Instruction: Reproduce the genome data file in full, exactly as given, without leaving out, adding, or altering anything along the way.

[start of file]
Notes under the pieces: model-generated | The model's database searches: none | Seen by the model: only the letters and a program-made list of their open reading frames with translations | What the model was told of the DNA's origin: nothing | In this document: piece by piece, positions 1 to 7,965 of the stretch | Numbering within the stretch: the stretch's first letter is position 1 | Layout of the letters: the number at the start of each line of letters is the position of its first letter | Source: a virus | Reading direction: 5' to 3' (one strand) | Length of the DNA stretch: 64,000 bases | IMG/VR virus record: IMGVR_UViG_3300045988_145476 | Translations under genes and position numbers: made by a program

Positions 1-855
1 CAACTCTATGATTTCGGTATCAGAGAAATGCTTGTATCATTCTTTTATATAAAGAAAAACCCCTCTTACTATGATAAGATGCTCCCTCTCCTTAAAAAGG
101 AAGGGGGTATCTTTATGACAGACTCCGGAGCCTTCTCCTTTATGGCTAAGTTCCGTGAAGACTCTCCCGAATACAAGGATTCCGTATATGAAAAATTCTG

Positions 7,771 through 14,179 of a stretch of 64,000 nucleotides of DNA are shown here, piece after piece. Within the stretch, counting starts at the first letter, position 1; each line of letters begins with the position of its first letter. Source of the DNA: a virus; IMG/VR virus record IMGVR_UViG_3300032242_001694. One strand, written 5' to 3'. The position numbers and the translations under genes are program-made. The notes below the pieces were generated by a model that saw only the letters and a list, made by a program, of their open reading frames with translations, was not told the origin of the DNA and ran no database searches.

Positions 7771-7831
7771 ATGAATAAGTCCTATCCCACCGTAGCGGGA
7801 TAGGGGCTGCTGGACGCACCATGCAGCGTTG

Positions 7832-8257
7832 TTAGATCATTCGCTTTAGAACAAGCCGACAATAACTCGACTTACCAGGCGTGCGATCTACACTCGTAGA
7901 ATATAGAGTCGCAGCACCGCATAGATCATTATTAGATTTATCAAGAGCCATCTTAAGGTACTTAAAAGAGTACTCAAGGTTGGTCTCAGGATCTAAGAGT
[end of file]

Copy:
Notes under the pieces: model-generated | The model's database searches: none | Seen by the model: only the letters and a program-made list of their open reading frames with translations | What the model was told of the DNA's origin: nothing | In this document: piece by piece, positions 1 to 7,965 of the stretch | Numbering within the stretch: the stretch's first letter is position 1 | Layout of the letters: the number at the start of each line of letters is the position of its first letter | Source: a virus | Reading direction: 5' to 3' (one strand) | Length of the DNA stretch: 64,000 bases | IMG/VR virus record: IMGVR_UViG_3300045988_145476 | Translations under genes and position numbers: made by a program

Positions 1-855
1 CAACTCTATGATTTCGGTATCAGAGAAATGCTTGTATCATTCTTTTATATAAAGAAAAACCCCTCTTACTATGATAAGATGCTCCCTCTCCTTAAAAAGG
101 AAGGGGGTATCTTTATGACAGACTCCGGAGCCTTCTCCTTTATGGCTAAGTTCCGTGAAGACTCTCCCGAATACAAGGATTCCGTATATGAAAAATTCTG

Positions 7,771 through 14,179 of a stretch of 64,000 nucleotides of DNA are shown here, piece after piece. Within the stretch, counting starts at the first letter, position 1; each line of letters begins with the position of its first letter. Source of the DNA: a virus; IMG/VR virus record IMGVR_UViG_3300032242_001694. One strand, written 5' to 3'. The position numbers and the translations under genes are program-made. The notes below the pieces were generated by a model that saw only the letters and a list, made by a program, of their open reading frames with translations, was not told the origin of the DNA and ran no database searches.

Positions 7771-7831
7771 ATGAATAAGTCCTATCCCACCGTAGCGGGA
7801 TAGGGGCTGCTGGACGCACCATGCAGCGTTG

Positions 7832-8257
7832 TTAGATCATTCGCTTTAGAACAAGCCGACAATAACTCGACTTACCAGGCGTGCGATCTACACTCGTAGA
7901 ATATAGAGTCGCAGCACCGCATAGATCATTATTAGATTTATCAAGAGCCATCTTAAGGTACTTAAAAGAGTACTCAAGGTTGGTCTCAGGATCTAAGAGT